Let's say that you have a list of competing priorities? How do you manage your work then? ABCDE method gives you an answer. This is another of Brian Tracy's prioritization techniques.
Tasks in this technique are divided in the following manner.
‘A' Tasks have serious Consequences
‘B' Tasks have minor Consequences
‘C' Tasks are nice to do with no Consequences
‘D' Tasks should be delegated
‘E' Tasks should be eliminated
All the tasks in ‘A' category should be prioritized over others. Tasks in ‘A' should then be ranked as A1, A2, A3, etc. This listing implies that A1 is a higher priority task than A2. When every task seems urgent and important, this can act as a powerful tool for organizing tasks at work.
‘Bubble Sort' is an algorithm that compares requirements and swaps them if they are in the wrong order. The same could be done with the tasks.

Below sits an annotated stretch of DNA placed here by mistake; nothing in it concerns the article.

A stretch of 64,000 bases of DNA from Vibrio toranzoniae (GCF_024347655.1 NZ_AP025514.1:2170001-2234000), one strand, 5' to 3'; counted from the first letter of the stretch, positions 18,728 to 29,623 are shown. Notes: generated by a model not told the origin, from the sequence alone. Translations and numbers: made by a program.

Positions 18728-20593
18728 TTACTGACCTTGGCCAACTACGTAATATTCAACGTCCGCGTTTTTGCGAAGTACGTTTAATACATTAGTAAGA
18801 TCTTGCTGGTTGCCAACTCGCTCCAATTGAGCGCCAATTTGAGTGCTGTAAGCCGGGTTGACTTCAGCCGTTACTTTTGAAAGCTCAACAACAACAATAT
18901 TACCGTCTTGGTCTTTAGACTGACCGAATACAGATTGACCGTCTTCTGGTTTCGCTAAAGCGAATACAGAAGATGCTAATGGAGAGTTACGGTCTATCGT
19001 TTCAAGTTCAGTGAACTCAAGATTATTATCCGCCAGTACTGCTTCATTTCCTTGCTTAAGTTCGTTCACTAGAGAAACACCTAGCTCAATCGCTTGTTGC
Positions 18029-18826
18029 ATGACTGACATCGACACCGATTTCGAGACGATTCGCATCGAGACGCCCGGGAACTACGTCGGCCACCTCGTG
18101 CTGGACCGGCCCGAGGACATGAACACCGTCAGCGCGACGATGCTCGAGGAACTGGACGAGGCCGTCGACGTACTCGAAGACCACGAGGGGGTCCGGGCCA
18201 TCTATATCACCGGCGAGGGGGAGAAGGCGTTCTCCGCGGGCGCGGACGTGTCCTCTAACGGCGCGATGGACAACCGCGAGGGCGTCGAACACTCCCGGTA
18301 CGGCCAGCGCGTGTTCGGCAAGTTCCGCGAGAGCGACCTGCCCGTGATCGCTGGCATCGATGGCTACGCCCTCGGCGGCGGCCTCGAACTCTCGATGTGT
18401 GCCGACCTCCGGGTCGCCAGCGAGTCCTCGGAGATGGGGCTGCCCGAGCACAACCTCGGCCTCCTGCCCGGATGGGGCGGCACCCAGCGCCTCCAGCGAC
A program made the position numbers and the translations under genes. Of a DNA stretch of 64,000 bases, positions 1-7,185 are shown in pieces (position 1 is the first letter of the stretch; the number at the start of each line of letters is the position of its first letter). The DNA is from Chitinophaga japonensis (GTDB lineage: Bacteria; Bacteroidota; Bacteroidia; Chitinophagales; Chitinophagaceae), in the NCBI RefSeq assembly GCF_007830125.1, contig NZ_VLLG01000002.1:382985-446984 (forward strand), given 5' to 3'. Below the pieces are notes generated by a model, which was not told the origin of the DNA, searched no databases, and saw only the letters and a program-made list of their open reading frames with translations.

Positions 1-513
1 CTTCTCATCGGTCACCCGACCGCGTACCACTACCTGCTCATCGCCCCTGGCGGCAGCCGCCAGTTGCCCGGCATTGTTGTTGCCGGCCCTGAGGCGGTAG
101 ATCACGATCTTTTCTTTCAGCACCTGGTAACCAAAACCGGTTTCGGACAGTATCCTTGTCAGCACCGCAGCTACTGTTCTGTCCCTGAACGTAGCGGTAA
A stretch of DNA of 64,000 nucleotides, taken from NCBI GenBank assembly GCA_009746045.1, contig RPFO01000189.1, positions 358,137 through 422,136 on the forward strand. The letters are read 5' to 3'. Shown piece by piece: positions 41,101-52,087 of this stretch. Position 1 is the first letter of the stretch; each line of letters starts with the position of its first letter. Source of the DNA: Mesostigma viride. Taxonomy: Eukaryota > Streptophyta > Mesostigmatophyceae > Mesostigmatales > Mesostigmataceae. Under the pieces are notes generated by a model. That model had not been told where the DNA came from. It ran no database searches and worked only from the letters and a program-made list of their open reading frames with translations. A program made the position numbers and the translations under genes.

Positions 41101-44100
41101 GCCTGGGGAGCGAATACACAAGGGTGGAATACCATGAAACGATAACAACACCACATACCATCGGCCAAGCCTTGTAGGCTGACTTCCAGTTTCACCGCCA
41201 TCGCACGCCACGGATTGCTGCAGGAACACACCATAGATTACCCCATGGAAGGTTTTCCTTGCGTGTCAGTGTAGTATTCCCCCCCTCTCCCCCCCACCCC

Let's say you have 3 tasks: A, B, and C. Take A and B and compare them. If A has a higher priority over B, keep A. Next, compare A with C. If C is more important than A, keep C. What this means is C has the highest priority among the given 3 tasks. The order of priority is C, A and B.
This technique is particularly useful when you have to do that one task which is extremely crucial. The other advantage is that each task will be ranked in terms of priority. However, when you have a long list of tasks, it could become time-consuming to sort all the tasks through this technique.
This is another popular prioritization method used in project management. It categorizes tasks into 4 groups: